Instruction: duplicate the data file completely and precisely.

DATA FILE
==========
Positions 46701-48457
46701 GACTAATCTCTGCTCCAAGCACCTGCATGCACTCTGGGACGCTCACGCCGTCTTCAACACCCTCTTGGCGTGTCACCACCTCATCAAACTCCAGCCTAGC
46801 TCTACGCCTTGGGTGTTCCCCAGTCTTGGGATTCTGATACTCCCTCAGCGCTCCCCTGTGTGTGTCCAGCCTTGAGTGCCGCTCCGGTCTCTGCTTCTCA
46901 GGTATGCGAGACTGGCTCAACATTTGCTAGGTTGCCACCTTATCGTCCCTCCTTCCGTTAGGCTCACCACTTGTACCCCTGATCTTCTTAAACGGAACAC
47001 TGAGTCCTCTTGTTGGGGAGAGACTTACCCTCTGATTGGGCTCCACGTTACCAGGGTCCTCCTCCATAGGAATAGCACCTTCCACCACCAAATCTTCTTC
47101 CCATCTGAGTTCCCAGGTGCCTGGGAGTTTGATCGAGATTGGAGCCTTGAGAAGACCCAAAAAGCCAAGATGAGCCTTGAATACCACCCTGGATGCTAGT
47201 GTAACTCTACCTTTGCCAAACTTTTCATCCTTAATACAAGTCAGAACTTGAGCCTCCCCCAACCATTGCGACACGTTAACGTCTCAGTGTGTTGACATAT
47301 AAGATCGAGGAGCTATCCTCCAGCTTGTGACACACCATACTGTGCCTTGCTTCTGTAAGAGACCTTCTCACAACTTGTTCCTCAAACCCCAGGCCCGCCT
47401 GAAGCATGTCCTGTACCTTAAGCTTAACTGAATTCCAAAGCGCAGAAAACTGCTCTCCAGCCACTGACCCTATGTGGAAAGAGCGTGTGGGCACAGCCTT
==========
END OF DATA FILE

Positions 46701-48457
46701 GACTAATCTCTGCTCCAAGCACCTGCATGCACTCTGGGACGCTCACGCCGTCTTCAACACCCTCTTGGCGTGTCACCACCTCATCAAACTCCAGCCTAGC
46801 TCTACGCCTTGGGTGTTCCCCAGTCTTGGGATTCTGATACTCCCTCAGCGCTCCCCTGTGTGTGTCCAGCCTTGAGTGCCGCTCCGGTCTCTGCTTCTCA
46901 GGTATGCGAGACTGGCTCAACATTTGCTAGGTTGCCACCTTATCGTCCCTCCTTCCGTTAGGCTCACCACTTGTACCCCTGATCTTCTTAAACGGAACAC
47001 TGAGTCCTCTTGTTGGGGAGAGACTTACCCTCTGATTGGGCTCCACGTTACCAGGGTCCTCCTCCATAGGAATAGCACCTTCCACCACCAAATCTTCTTC
47101 CCATCTGAGTTCCCAGGTGCCTGGGAGTTTGATCGAGATTGGAGCCTTGAGAAGACCCAAAAAGCCAAGATGAGCCTTGAATACCACCCTGGATGCTAGT
47201 GTAACTCTACCTTTGCCAAACTTTTCATCCTTAATACAAGTCAGAACTTGAGCCTCCCCCAACCATTGCGACACGTTAACGTCTCAGTGTGTTGACATAT
47301 AAGATCGAGGAGCTATCCTCCAGCTTGTGACACACCATACTGTGCCTTGCTTCTGTAAGAGACCTTCTCACAACTTGTTCCTCAAACCCCAGGCCCGCCT
47401 GAAGCATGTCCTGTACCTTAAGCTTAACTGAATTCCAAAGCGCAGAAAACTGCTCTCCAGCCACTGACCCTATGTGGAAAGAGCGTGTGGGCACAGCCTT